b. 1745, Szécseny (Neograder Comitate)
d. 17 February 1800, Padua
"Freiherr, Feldmarschall-Lieutenant, and Knight of the Order of Maria Theresa ... Descended from an old, noble, Hungarian family, whose line went back to the second half of the 13th century. Anton was a son of Alexander Lipthay from his marriage to Therese Topolcsányi. In 1764, Lipthay, aged 19, joined the newly established Hungarian Guard as a second lieutenant, and in 1768 he was transferred to IR Pálffy with the same rank. At the beginning of the War of the Bavarian Succession, in 1778, Lipthay was a captain and at the beginning of the Turkish wars in 1788, a major. After the surrender of the veteran Höhle, Lipthay received orders to occupy the field-work at Uj Palanka and oppose the landing and crossing of the mountains by the enemy. Lipthay undertook the task, led two batteries outside the field-work to a range of 2,000 paces, with which he received the enemy and thwarted his intentions. Later he defended the field-work at Szoska long and courageously, till he received orders to follow Feldmarschall-Lieutenant Brechainville to Bersecz. On 19 October, General-Major Harrach began his attack on the entrenchments of Uj Palanka. Lipthay, who knew the area well, expressed the view that due to the low level of the water at that time, the enemy would have had to moor his flat-bottomed boats. Lipthay therefore received orders to drive away these flat-bottomed boats, and marched off with 500 men to carry out his task. He was not mistaken, and managed his approach so fortunately that the Janissaries who were on the punts were cut off from a redoubt, in which the Spahis had thrown themselves. Lipthay now decided to attack the redoubt. He led the guns forward and placed himself at the head of the attack squad. He renewed the attack on the redoubt with his men three times without taking it. Lipthay wished to make a fourth attack with a new squad, when the enemy asked to capitulate. Lipthay carried out further surprise attacks with skill and courage in the next few days. On 31 October, he took a flat-bottomed boat with two guns, and in the night of 5/6 November, he undertook a large foraging operation as far as Gradisca, with some 300 men, from which he returned with a considerable quantity of cattle, sheep, salt and foodstuffs. In the following year, 1789, Lipthay had already been promoted to lieutenant-colonel, and with his battalion defended Uj Palanka, then Gladowa, and on 6 January 1790 offered the Turks the brilliant action at Negotin. With 2,500 men he put twice the number of enemy to flight, the result of which was that the provisioning of Orlova was thwarted, and Krajina, which had been occupied by the enemy, was cleared of them again, and reoccupied by the Austrians. For these last feats of arms, Lipthay was promoted to colonel by Emperor Joseph, who was with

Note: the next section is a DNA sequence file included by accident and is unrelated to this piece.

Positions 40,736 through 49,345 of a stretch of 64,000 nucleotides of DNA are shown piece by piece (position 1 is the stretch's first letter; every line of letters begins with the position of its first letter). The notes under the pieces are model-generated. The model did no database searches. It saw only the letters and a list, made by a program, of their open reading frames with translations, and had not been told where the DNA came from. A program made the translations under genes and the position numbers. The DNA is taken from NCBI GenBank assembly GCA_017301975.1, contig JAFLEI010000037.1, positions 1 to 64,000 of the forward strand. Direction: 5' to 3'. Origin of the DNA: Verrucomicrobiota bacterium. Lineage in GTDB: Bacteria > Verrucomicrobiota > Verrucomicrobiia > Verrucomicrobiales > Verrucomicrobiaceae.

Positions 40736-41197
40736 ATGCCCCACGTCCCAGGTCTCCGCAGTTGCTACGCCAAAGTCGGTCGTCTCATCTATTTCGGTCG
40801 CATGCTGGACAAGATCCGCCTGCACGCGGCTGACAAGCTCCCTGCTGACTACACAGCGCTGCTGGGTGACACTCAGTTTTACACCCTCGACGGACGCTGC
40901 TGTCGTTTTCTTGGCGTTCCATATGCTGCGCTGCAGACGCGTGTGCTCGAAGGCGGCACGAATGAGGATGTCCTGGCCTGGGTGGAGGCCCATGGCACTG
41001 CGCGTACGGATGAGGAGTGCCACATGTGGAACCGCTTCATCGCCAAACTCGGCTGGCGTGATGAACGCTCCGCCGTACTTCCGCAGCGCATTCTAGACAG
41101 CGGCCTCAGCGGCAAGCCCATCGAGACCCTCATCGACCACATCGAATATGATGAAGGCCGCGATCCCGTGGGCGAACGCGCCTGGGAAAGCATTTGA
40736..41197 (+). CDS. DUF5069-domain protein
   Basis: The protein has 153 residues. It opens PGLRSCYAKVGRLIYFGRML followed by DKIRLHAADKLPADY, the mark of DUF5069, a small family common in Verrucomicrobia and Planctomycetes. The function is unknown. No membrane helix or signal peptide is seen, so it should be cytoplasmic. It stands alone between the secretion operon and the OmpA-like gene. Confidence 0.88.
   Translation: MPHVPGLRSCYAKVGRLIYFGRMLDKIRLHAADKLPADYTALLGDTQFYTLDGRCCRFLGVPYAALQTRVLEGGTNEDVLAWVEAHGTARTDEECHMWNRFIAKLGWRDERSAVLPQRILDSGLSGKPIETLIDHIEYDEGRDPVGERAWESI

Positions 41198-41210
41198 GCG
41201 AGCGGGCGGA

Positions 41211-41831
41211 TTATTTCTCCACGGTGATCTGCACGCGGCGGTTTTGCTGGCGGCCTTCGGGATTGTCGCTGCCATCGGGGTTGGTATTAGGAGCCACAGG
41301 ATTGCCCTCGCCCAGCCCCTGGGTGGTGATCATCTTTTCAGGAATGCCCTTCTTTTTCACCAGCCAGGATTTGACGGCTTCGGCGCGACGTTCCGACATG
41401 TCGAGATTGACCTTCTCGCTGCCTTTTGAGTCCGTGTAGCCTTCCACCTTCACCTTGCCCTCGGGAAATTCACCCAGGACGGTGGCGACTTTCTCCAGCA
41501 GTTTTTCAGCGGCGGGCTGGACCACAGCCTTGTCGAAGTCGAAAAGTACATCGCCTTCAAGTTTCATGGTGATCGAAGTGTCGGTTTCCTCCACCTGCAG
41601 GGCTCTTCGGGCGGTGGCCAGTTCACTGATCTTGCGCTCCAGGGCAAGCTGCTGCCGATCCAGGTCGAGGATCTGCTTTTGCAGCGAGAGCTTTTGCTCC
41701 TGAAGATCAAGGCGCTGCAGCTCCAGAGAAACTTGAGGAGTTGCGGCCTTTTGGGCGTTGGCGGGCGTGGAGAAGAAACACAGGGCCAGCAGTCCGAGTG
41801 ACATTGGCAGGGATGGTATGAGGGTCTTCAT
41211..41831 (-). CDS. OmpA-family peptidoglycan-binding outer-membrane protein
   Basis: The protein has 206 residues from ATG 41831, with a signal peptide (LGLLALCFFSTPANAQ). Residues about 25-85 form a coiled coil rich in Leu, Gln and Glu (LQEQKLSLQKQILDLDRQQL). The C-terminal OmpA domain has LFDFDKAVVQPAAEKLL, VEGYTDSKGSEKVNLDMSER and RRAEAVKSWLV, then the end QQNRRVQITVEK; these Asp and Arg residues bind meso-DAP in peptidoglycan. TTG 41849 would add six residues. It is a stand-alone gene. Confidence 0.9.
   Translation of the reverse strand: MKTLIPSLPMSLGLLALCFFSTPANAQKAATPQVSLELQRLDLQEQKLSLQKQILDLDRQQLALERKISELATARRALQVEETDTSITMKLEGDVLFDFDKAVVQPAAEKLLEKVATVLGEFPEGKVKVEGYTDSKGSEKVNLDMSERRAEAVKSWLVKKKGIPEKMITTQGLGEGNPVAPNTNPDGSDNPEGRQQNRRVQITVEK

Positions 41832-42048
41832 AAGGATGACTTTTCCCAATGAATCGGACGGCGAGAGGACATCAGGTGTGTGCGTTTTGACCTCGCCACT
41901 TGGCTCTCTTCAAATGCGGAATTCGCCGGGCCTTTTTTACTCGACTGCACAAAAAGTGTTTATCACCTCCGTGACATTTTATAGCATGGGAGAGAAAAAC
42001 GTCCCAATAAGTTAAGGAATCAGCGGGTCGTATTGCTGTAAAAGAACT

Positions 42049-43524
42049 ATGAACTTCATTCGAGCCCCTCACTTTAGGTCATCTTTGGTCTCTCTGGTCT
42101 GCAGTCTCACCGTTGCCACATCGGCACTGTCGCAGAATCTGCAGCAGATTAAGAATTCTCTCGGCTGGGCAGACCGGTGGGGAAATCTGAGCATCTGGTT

the army at that time. He had already earlier, in the 15th promotion (of 15 November 1788), been awarded the Knight's Cross of the Order of Maria Theresa, for the courage of which he had so often given proof. In 1793, Lipthay was appointed colonel of IR Reisky, no. 13. In May 1795 he was promoted General-Major. He was then given a brigade in Italy, with which he gave new proofs of his courage, and was seriously wounded at Castiglione (5 August 1796). After his recovery, he distinguished himself in the actions on the Brenta (3 November 1796), and in the battle on Monte Baldo (12 January 1797). He then received the command of the Tyrol Corps and its contingents, but had to give up the command in March 1797 because of illness. In the campaign of 1799, Lipthay, who had been promoted Feldmarschall-Lieutenant in September 1798, was with the army in Italy once more, and commanded a division. In the action at Verona (25 March 1799) he was again rendered unfit for action by a serious wound. Though he was taken to Padua to recover, he succumbed to the effects of his wound after long suffering, at the age of 56 years." Wurzbach, C., von. Biographisches Lexikon des Kaiserthums Oesterreich, 1856-91, vol 15, p. 235-6
See also Bouvier, F. Bonaparte en Italie, 1796, 1899, p. 687.